I so love it when someone writes a book that says stuff I've been saying on this blog for a long time. Except he says it even better.
Which explains why I'm liking Paul Singh's "The Great Illusion: The Myth of Free Will, Consciousness, and the Self" so much.
Singh is a scientifically-minded professor of obstetrics and gynecology who was raised in the Sikh religious tradition, and believed in Indian forms of spirituality/healing for a long time.
Until, he saw the light of reality.
Here's an excerpt from his book that speaks to an oft-spoken theme in my blog posts. It is up to religious believers to offer evidence that God exists, not to skeptics to come up with evidence that God doesn't exist.
Carl Sagan's tale of "A fire breathing Dragon lives in my garage" is a perfect example of how those who make scientifically unfalsifiable claims try to shift the burden of proof to others by special pleading at every step of the way.
Someone tells you there is a dragon in his garage. So you take a look in the garage and you don't see any dragon. He tells you the dragon is invisible.
So you decide to spread some flour on the garage floor to detect the dragon's foot prints, but there are none. And so it goes. Your friend will always have an excuse as to why there is no evidence that there is a dragon in his garage.
You tell your friend that there is no evidence that there is a dragon in his garage. But he tells you that you can't prove there isn't. And he is right, you can't prove there isn't a dragon in the garage.
But that is precisely the point of Sagan's tale. The burden of proof is not on you to prove anything. The burden of proof is on the person who makes the claims about the dragon. It is his responsibility to provide evidence for the dragon.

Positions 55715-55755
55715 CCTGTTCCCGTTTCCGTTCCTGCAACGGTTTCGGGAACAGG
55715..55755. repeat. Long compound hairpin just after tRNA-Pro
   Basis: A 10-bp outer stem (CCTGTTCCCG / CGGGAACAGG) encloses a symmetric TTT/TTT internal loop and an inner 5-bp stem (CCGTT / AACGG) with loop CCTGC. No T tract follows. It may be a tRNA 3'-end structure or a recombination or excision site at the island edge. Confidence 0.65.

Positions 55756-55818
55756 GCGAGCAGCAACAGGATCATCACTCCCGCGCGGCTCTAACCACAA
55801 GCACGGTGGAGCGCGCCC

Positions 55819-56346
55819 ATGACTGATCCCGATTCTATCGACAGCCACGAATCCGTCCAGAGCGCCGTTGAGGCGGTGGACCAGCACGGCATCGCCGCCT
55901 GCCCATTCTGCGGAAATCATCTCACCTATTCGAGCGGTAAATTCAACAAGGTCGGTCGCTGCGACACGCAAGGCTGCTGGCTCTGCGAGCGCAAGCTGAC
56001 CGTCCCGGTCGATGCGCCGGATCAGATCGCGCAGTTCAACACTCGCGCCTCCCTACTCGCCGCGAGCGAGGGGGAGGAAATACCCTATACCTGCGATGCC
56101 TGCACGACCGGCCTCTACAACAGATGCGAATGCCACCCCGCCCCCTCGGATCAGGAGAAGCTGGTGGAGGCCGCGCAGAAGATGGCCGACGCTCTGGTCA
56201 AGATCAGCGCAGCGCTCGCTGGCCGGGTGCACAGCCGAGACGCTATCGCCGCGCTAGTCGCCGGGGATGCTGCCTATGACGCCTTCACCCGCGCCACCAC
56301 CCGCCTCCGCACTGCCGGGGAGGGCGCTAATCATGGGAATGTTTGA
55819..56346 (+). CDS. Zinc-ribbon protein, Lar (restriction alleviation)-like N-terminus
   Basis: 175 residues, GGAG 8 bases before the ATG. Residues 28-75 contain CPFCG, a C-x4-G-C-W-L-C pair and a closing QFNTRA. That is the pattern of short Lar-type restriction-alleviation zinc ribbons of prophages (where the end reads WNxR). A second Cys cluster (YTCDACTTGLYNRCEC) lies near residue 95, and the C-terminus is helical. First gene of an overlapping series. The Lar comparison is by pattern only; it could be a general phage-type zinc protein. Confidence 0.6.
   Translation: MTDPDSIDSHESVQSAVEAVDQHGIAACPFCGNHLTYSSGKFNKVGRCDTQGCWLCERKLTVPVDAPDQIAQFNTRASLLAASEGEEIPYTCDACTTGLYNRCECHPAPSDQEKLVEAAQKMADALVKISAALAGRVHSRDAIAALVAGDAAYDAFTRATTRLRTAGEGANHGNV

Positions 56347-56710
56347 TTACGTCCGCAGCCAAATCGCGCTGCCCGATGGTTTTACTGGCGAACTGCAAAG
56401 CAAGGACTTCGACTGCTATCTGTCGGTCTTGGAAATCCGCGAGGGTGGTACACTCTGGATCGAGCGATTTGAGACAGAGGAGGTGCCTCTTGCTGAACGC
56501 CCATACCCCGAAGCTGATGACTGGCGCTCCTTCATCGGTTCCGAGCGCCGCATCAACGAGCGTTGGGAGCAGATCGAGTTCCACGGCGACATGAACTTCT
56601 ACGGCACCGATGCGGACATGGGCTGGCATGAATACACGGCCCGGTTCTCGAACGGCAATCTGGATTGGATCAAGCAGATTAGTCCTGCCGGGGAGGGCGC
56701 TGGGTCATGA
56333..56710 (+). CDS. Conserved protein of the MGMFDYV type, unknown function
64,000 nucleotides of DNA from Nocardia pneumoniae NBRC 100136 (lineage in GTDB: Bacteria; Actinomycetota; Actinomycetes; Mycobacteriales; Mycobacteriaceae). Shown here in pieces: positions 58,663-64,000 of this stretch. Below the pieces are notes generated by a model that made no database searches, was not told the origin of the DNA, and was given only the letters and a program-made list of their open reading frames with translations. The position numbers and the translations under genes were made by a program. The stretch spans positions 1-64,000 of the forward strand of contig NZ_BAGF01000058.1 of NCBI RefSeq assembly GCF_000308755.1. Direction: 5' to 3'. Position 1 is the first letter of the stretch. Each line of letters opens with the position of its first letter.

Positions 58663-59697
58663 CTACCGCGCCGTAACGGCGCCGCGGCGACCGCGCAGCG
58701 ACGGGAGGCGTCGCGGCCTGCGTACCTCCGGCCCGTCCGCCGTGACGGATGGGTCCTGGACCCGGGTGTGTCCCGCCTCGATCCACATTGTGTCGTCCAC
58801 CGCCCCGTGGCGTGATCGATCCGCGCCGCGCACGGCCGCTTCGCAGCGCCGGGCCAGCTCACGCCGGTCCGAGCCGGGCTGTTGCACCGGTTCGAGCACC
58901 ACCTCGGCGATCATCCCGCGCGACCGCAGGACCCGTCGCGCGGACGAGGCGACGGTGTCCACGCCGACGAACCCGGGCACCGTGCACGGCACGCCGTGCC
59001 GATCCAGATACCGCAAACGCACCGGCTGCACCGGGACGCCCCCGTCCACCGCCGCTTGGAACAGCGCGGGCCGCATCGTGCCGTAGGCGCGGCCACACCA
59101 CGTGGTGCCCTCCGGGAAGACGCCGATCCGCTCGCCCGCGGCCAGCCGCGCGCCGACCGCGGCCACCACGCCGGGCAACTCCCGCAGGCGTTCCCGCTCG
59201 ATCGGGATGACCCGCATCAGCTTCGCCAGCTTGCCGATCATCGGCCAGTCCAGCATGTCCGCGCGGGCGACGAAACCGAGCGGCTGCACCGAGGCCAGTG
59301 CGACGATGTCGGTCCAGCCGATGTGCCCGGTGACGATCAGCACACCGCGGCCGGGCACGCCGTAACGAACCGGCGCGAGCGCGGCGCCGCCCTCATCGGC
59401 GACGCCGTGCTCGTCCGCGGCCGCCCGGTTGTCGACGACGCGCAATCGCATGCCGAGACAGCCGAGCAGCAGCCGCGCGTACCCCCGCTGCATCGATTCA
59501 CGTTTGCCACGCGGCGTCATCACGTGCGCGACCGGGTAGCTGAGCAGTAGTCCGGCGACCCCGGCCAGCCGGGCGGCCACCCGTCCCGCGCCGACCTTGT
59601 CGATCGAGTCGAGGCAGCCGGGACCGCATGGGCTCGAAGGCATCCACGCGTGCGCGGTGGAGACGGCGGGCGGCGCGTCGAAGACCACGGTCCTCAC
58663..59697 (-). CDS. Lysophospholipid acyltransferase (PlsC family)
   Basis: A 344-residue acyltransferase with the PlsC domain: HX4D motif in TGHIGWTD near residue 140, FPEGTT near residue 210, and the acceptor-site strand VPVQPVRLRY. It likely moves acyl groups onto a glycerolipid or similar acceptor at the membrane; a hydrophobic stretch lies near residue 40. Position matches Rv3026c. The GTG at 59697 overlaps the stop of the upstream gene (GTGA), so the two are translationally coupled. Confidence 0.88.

And he can't provide any because there isn't any. And you can't prove his claim wrong because his claim is unfalsifiable. And it is unfalsifiable because it makes no predictions about what you will perceive when you look in the garage.
Such unfalsifiable claims are nonsense.
This is how all superstition, pseudo-science, and religion works. Believers in such things make extraordinary claims that cannot be falsified. And when they are forced to admit that they don't have any evidence to support their claims, they respond by saying that you cannot prove that they are wrong.
But, again, the burden of proof is on the person making the extraordinary claim about miracles or UFOs or whatever to provide evidence for their claim. The burden of proof is not on the other person to prove them wrong -- something that is absolutely impossible to do given that their claim is unfalsifiable.
The take home lesson is that we should never believe a claim to be true simply because no one can prove it to be false. Theologians are experts at this kind of nonsense.
Are delusional people making things up? Evidence shows that the human brain is universally delusional in many ways and therefore people who promote superstitions are not particularly more delusional than the rest of us.
It is just that examples of religious delusions are rather classic examples of how the brain creates illusions and delusions. The use of logic and scientific skepticism is a skill that can be used to overcome the limitations of our own brains.
This skill is like any other skill such as learning to play the piano. It involves training in metacognition as well as basic education in all basic sciences.